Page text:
How I Stopped Playing the Victim
I have felt like a victim almost my whole life. I don't know the psychology behind it — maybe it started when my dad died as I was going trough puberty? All I know is I became very familiar with the role and took it on for way too many years into adulthood.
I am now in my 40th year of life and so much has changed in a few short years. This was the last picture I took of my mom and I before she died.
Actually the last picture of her standing. This picture is an insanely strong image for me as I look at my moms eyes looking at herself in the mirror for the last time.
As women we look at ourselves numerous times a day and how many of those times are we kind to ourselves? Or are we looking for faults, wrinkles, folds, grey hair? My mom was skin and bones when she died but this photo shows her grace, compassion and faith all in one.
Her words and poems during her entire battle with cancer was not "why me"...it was "why not me". She didn't concern herself with why this was happening to her. She was concerned with much greater questions like:
how can I help others go through what I'm growing through?
how can I give back?
how can I show the world my faith in a God who has a purpose for everything and gives peace that surpasses all understanding?
We are not called to understand, we are called to love. We are called to help others, we are called to care. I have learned and trained my brain and heart out of my victim mentality and have adopted a new role for what I'm praying is the better half of my life.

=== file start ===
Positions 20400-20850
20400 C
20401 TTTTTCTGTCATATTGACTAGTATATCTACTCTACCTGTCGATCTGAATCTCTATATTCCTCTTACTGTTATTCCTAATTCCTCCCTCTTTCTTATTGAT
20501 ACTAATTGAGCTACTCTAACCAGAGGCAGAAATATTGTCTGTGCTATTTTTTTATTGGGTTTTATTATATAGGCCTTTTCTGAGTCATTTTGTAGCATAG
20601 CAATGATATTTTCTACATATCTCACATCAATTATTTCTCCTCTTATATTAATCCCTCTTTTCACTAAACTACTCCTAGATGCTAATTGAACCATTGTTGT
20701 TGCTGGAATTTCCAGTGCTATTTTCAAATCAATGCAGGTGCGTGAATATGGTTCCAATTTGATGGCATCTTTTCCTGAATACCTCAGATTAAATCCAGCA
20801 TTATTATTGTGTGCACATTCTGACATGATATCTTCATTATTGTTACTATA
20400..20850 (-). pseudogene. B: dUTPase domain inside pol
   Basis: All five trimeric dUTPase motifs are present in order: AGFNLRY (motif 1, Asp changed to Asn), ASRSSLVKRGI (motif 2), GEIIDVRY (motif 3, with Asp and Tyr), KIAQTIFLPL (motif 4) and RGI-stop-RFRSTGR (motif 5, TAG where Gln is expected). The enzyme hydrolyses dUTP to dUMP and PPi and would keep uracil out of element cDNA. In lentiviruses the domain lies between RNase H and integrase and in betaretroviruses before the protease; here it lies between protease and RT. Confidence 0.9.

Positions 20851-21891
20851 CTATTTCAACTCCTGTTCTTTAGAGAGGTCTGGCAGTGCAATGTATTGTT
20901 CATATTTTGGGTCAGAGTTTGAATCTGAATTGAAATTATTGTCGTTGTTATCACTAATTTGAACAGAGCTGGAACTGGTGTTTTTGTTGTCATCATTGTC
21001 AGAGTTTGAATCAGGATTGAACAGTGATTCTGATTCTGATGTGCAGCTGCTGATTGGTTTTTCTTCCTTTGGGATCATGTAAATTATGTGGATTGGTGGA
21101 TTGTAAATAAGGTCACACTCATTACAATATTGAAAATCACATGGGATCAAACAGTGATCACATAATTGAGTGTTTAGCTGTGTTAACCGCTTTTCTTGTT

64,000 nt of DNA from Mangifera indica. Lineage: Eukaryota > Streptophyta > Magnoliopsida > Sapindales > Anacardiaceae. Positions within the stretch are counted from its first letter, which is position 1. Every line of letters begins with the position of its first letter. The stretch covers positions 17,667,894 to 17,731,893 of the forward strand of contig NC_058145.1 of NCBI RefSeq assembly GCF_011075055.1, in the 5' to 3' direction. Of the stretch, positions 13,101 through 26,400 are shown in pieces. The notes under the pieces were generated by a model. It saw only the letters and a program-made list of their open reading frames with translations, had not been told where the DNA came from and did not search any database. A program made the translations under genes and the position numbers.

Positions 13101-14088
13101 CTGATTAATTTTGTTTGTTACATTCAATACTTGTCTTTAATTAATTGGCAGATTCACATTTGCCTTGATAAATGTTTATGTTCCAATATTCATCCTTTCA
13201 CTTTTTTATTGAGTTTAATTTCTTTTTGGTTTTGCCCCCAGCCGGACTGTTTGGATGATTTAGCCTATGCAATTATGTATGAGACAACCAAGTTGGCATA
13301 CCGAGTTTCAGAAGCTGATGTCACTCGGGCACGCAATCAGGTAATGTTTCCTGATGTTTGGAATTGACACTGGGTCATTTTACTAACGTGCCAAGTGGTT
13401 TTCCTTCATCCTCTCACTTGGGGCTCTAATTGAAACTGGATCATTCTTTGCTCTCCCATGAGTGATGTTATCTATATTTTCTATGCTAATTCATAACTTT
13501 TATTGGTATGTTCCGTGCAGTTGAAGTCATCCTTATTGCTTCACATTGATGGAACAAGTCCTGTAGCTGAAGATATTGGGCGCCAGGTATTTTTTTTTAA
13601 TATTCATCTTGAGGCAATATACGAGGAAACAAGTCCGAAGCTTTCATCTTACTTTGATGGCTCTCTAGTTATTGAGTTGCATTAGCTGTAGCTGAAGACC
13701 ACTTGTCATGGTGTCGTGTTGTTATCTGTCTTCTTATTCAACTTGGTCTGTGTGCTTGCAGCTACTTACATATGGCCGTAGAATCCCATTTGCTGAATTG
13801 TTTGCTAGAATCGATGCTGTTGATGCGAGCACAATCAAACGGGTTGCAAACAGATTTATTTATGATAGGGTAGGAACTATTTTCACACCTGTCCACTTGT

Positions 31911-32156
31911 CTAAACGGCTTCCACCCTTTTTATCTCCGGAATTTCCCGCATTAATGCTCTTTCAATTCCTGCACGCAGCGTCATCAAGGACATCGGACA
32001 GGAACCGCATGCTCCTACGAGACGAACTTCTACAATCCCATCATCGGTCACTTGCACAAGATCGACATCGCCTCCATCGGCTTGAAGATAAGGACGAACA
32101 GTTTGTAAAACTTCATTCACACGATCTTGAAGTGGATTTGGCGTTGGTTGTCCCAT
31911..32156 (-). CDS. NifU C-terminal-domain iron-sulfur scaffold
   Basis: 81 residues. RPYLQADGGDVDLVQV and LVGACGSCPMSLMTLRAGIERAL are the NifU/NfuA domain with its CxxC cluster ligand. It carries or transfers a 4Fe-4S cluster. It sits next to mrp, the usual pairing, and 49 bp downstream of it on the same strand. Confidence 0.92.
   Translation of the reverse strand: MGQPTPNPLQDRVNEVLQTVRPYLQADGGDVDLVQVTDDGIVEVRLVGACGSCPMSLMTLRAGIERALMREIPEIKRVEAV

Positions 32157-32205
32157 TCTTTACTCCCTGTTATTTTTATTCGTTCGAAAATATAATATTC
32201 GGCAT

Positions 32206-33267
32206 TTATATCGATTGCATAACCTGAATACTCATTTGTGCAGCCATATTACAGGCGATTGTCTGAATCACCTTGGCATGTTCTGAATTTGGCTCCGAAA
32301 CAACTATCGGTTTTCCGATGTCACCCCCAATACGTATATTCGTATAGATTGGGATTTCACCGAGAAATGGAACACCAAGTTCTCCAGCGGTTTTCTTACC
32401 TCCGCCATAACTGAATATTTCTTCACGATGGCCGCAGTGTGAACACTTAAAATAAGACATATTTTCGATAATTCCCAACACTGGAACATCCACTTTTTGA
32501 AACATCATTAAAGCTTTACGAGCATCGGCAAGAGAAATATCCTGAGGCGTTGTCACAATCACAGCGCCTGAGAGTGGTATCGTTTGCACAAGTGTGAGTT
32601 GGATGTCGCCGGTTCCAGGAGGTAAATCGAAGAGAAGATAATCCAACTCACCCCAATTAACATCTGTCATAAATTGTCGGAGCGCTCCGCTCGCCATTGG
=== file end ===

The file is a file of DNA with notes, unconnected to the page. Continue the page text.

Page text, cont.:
Everyone experiences pain. ALL OF US will experience death. YOU ARE NOT ALONE • I am now asking:
how can I help
how can I love more
how can I be kinder
how can I love deeper
There is no greater freedom than taking responsibility for your thoughts and actions and emotions.
Remember there are seasons for everything. I have lived in a strong athletes body who was the 6th fastest cyclist in the world for #triathlon in China. I have lived in a slender models body that worked internationally for over a decade. I have grown 3 humans in my body.
Through it all I know that my environment or body shape or marriage status doesn't determine who I am. My circumstances do not define me — my attitude does. The reason I workout is so that I continue to train my brain to fight through pain. If a season of sickness were to come into my body I would have the strength and immunity to fight (not to do another cover of a magazine).
Our bodies are just a shell of who we are but they are also a superpower if we help them be. My mother and father both dropped down to under 99lbs with their cancerous bodies and because my mom was in good physical shape her whole life she was still able to squat down unassisted on the toilet (something most of us take for granted).
Throughout every season try to find purpose and passion for where you are and where you want to be. You are so much more than a number on the scale.